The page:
1. Aix rules.
2. Transports to Aix don't.
Let me explain : I currently live in Aix but work in Marseille, which is 30 minutes away by train. It has been brought to my attention that Marseille has several pretty cool beaches, which is entirely beyond the distractions Aix has to offer - a point that has been made to its inhabitants repeatedly. This is mostly because Aix fails to be situated on anything like a see-front, and appears to have very little intention to take action in that matter.
Recognizing this deep truth, yesterday evening after work I went swimming to the beach "du Prado" with a lab colleague. I found a semi-closed space to change and swiftly dived into our good old flat mediterranean sea, in so doing probably raising the sea level by a few molecules per square kilometers (anyone to compute this? I can't be much more than 80 liters). People of all sea fronts, you know this privileged sensation. The feel of the sea on your skin after a hard day's work, when all stress is lifted up by this primordial backwash that seems to have a private line with every single cell in your body.
The rest of the evening was spent in quite agreeable discussions on social cognition while sharing mussels in a restaurant on the promenade.
And then the true challenge inevitably came up: going back to Aix. When I got to Marseille's railway station I had missed the previous train by a good 20 minutes and the next was only 40 minutes later, that's how frequent trains to this pearl of a city are. In addition the train is an omnibus that would take us there in another 45 minutes if all went well. It was 10pm. I arrived in Aix at 11:37 but not before a homeless woman sat next to me and asked if she could play with my penis (what is wrong with you? I said no.).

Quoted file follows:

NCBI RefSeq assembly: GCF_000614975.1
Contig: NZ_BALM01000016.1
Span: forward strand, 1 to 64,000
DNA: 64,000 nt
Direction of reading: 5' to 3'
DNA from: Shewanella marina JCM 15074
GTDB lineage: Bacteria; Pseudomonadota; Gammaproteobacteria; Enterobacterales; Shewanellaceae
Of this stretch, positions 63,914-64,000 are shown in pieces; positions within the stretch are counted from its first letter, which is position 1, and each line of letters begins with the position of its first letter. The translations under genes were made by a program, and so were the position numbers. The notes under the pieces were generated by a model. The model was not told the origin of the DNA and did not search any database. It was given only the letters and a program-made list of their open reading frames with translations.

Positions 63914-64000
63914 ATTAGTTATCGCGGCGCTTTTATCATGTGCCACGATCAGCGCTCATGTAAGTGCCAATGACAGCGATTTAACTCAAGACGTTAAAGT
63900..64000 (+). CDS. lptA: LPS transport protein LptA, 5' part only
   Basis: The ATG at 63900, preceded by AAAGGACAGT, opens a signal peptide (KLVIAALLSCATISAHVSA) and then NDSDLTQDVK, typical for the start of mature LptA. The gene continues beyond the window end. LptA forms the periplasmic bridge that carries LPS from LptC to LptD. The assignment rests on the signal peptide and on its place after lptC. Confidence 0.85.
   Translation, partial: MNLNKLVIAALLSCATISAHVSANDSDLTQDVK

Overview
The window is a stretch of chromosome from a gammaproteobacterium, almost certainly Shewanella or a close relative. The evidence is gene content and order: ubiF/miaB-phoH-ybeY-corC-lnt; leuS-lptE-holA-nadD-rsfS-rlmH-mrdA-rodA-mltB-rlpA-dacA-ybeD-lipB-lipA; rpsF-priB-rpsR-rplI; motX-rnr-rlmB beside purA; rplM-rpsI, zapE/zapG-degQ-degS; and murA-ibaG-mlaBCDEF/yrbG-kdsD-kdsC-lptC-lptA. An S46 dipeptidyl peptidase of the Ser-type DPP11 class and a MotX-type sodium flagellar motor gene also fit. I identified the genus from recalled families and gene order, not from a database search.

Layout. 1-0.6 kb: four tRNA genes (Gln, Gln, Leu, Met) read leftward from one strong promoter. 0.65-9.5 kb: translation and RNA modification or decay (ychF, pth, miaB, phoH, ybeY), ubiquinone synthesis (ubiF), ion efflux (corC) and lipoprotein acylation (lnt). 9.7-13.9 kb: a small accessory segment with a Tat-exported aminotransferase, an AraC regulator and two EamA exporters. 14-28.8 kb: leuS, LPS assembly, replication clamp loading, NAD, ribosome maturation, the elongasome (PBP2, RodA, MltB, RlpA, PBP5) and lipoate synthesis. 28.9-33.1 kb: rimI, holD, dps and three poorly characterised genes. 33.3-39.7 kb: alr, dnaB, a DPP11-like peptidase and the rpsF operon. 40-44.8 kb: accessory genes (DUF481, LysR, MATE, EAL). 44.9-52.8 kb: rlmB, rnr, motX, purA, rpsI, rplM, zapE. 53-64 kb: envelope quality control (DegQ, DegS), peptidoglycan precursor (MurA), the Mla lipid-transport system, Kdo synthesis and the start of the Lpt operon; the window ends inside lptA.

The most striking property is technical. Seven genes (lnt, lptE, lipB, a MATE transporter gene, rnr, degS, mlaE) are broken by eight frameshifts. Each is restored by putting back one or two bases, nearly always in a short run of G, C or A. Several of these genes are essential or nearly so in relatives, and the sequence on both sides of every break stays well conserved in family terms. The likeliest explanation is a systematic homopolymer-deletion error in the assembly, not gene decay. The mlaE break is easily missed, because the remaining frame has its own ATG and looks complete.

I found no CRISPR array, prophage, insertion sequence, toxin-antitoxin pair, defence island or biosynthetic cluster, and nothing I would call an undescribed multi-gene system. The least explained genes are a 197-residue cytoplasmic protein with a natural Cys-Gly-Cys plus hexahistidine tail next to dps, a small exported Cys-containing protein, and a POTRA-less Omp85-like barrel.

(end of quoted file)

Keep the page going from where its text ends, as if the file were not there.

But tonight I decided to repeat the operation, and went jogging with another colleague in Marseille after work. We are both post-docs in computational modelling; which makes things simple and brings deep conversations very rapidly. After scaring a few roosters in the parc du 26ème centenaire (yes that's how simple things got), we headed back to Notre Dame du Mont, where my colleague cooked us some truly wonderful dishes (see his co-blog "free your food"). We were still discussing aging processes, physics and epistemology when I figured I had to head back to the station or I'd miss the train.
Did I mention there was a strike on the line this morning and my direct train was cancelled? What you say, a strike in France? Well the strike wasn't over, and the rare trains that were not suppressed had been replaced by coaches. Of course the coach made numerous stops until it eventually reached Aix at something like 11:05pm, again after these 45 seemingly incompressible minutes of transportation, with loud music and a smell of pot coming from the back.
Of course it was tedious and slightly unnerving. But as always once you make it to Aix, all is forgiven. And if in the morning the sun comes to shine just a little bit on "Cours Mirabeau", then everything is illuminated.
Aix's "Cours Mirabeau"